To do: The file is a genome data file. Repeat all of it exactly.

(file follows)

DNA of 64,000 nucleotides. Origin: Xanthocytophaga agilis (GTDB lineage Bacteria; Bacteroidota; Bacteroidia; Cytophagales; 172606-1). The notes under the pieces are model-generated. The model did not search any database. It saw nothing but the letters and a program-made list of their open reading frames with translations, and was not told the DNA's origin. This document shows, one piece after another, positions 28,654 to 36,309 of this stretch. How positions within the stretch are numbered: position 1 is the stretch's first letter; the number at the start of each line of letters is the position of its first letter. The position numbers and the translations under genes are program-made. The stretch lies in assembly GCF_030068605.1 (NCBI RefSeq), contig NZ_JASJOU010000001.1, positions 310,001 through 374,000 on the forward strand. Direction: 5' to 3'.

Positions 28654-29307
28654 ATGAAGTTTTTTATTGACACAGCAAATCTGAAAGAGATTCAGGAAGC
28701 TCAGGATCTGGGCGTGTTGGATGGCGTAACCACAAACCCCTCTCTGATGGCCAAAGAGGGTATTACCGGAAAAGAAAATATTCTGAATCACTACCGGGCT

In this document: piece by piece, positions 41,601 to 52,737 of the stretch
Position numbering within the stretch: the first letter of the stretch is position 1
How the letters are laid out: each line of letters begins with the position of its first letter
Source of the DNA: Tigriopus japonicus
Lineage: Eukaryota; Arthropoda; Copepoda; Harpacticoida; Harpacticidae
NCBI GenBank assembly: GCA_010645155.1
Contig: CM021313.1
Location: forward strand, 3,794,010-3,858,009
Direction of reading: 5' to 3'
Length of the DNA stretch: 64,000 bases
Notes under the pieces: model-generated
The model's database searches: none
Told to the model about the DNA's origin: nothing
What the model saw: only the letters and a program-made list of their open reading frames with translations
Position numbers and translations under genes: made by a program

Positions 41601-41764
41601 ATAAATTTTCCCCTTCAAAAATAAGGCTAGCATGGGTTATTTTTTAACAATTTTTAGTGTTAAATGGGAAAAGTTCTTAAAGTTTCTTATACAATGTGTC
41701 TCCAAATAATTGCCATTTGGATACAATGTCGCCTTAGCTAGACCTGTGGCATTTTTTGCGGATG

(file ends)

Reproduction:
DNA of 64,000 nucleotides. Origin: Xanthocytophaga agilis (GTDB lineage Bacteria; Bacteroidota; Bacteroidia; Cytophagales; 172606-1). The notes under the pieces are model-generated. The model did not search any database. It saw nothing but the letters and a program-made list of their open reading frames with translations, and was not told the DNA's origin. This document shows, one piece after another, positions 28,654 to 36,309 of this stretch. How positions within the stretch are numbered: position 1 is the stretch's first letter; the number at the start of each line of letters is the position of its first letter. The position numbers and the translations under genes are program-made. The stretch lies in assembly GCF_030068605.1 (NCBI RefSeq), contig NZ_JASJOU010000001.1, positions 310,001 through 374,000 on the forward strand. Direction: 5' to 3'.

Positions 28654-29307
28654 ATGAAGTTTTTTATTGACACAGCAAATCTGAAAGAGATTCAGGAAGC
28701 TCAGGATCTGGGCGTGTTGGATGGCGTAACCACAAACCCCTCTCTGATGGCCAAAGAGGGTATTACCGGAAAAGAAAATATTCTGAATCACTACCGGGCT

In this document: piece by piece, positions 41,601 to 52,737 of the stretch
Position numbering within the stretch: the first letter of the stretch is position 1
How the letters are laid out: each line of letters begins with the position of its first letter
Source of the DNA: Tigriopus japonicus
Lineage: Eukaryota; Arthropoda; Copepoda; Harpacticoida; Harpacticidae
NCBI GenBank assembly: GCA_010645155.1
Contig: CM021313.1
Location: forward strand, 3,794,010-3,858,009
Direction of reading: 5' to 3'
Length of the DNA stretch: 64,000 bases
Notes under the pieces: model-generated
The model's database searches: none
Told to the model about the DNA's origin: nothing
What the model saw: only the letters and a program-made list of their open reading frames with translations
Position numbers and translations under genes: made by a program

Positions 41601-41764
41601 ATAAATTTTCCCCTTCAAAAATAAGGCTAGCATGGGTTATTTTTTAACAATTTTTAGTGTTAAATGGGAAAAGTTCTTAAAGTTTCTTATACAATGTGTC
41701 TCCAAATAATTGCCATTTGGATACAATGTCGCCTTAGCTAGACCTGTGGCATTTTTTGCGGATG